Feedback has been in the spotlight lately. Gone are the days of feedback scrawled below a letter grade, the days of red-inked papers and assignments. What was once final is now formative. As an educator (and person), my feedback approach has changed. I used to provide what I called feedback to my students on final assignments, writing pieces, and projects. Even though I had provided thoughtful suggestions for improvement, I was not seeing visible improvement in their subsequent work. I decided to take a closer look to understand where my feedback process was failing.
I read educational researcher John Hattie, author of Visible Learning for Teachers: Maximizing Impact on Learning. He identifies feedback as a classroom practice with one of the highest effect rates on student learning and achievement. Hattie cautions that not all feedback is effective and that student-to-student feedback loops can also provide misguided feedback.
And then I read Dylan Wiliam, author of Embedded Formative Assessment, who says:
However, the thing that really matters in feedback is the relationship between the student and the teacher. . . Ultimately, when you know your students and your students trust you, you can ignore all the "rules" of feedback. Without that relationship, all the research in the world won't matter.
Reading this, I was confident that our classroom community of practice and growth would support a culture of feedback, and I was inspired to try student feedback loops.
What Are Student Feedback Loops?
A feedback loop is a process that aims to move learning forward through feedback. Ideally, this feedback loop would happen frequently, in all subject areas. This is one way to structure the process:
1. Begin With an Aim
An aim is a learning target or essential question that is unpacked from the standards, a part of a learning progression that is clearly communicated to the students at the beginning of each lesson.
2. Feedback Exchange
Feedback should be specific, non-evaluative, manageable, and focused on the aim. If the aim for the day is that readers should structure reasons to develop a compelling argument in a research-based essay, all feedback exchanged should be focused on that aim. I used the heart and brain strategy to support effective feedback exchanges (more on that below).
3. Revision and Application
In order for feedback to be effective, students must be given time to revise and apply their new understandings or ideas. Susan Brookhart and Connie Moss, authors of Advancing Formative Assessment in Every Classroom: A Guide for Instructional Leaders, speak of the Golden Second Opportunity, that moment when feedback is grasped and applied. When a student takes the feedback, makes changes to his or her work, and as a result moves a step closer to meeting the desired learning of the day's aim, then the loop has started. It is authentic, purposeful learning. The teacher begins the process, but the student owns it.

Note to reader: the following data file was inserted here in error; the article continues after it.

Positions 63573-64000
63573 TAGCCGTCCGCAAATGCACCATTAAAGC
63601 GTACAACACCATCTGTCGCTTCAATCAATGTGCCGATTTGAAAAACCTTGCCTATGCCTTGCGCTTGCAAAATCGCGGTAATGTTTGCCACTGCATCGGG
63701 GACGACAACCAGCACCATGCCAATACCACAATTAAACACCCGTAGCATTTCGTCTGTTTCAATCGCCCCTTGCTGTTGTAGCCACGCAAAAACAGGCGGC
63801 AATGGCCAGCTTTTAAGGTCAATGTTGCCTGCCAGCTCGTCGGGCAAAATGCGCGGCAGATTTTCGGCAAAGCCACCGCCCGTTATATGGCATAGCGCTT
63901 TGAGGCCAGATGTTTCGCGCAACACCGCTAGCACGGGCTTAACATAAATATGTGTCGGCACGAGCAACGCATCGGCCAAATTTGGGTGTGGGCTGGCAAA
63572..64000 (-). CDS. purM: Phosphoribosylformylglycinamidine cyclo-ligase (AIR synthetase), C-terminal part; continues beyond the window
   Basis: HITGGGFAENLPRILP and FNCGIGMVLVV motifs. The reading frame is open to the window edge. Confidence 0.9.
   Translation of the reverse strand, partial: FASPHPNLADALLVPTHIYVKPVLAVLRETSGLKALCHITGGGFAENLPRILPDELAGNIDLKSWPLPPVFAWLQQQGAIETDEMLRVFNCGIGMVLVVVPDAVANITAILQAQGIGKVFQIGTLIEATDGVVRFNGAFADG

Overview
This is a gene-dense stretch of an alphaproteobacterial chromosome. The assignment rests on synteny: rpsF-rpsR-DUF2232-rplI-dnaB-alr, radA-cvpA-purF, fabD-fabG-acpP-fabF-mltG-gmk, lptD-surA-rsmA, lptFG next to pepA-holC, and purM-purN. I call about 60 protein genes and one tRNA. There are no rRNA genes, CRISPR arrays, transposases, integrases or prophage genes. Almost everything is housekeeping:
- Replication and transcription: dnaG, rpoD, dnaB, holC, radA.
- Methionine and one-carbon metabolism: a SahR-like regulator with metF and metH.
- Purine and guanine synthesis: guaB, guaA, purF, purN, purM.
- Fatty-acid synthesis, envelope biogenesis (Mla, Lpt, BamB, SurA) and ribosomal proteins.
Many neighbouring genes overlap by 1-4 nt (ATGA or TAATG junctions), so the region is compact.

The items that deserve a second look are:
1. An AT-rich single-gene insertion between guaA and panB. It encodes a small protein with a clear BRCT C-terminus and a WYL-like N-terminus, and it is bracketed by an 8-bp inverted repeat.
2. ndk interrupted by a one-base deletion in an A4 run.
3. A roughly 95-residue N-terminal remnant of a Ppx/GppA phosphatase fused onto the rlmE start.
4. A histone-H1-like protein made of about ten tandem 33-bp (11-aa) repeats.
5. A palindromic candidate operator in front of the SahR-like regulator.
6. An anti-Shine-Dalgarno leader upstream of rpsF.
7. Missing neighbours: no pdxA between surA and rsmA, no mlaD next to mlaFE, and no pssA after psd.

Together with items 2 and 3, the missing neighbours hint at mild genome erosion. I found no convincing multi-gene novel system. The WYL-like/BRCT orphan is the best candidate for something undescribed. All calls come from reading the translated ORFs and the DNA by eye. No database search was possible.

Closing the loop is time to reflect on the aim. Did students meet the desired learning of the day's aim? Could they move to a different level of proficiency? Could they ask for more feedback? Are there any other areas to revise?
In student feedback loops, students are the ones who drive this process. The teacher supports the students by clearly defining a structure for feedback, modeling effective feedback, highlighting critical student feedback, and participating when necessary.
Heart and Brain Feedback
The structure that has worked best for my fifth grade students has been the heart and brain strategy. Provide one piece of feedback for each:
This addresses something that you liked or loved, something that really stuck with you in a positive way. Related to the aim, the heart is something that worked well, be used as an example or a mentor to others. For example: "The way that you structured your reasons from broad to narrow really worked. It created a compelling argument that made me think in a new way."
This is something to try or consider revising. Related to the aim, the brain is a suggestion for specific growth, change, or improvement. For example: "Have you thought about using repetition here to make this stand out?"
This strategy keeps things simple and actionable. As a class, we brainstorm the language we can use to ensure that feedback is non-evaluative and feeds forward.
Everyone benefits: students who receive feedback, students who give feedback, and anyone who listens to the feedback. Even when giving feedback, students are focused on the aim of the day. Throughout the process, students may identify areas of growth in their own work, find peer examples as models, and take ownership over their work. As a teacher, my instruction is informed through these feedback loops. Listening to these loops tells me if I need to revisit a certain aim or set my expectations higher. I can pull exemplars and students to model their thinking aloud. All learners benefit from effective feedback loops.
Where to Start?
Reflect as a teacher. Start small. Think aloud while you model. Ask students for feedback, point out effective attributes, and revise. Start your first feedback loop as a whole class. Reflect as a class. Your classroom community will keep feedback loops in their hearts and brains as they grow and explore.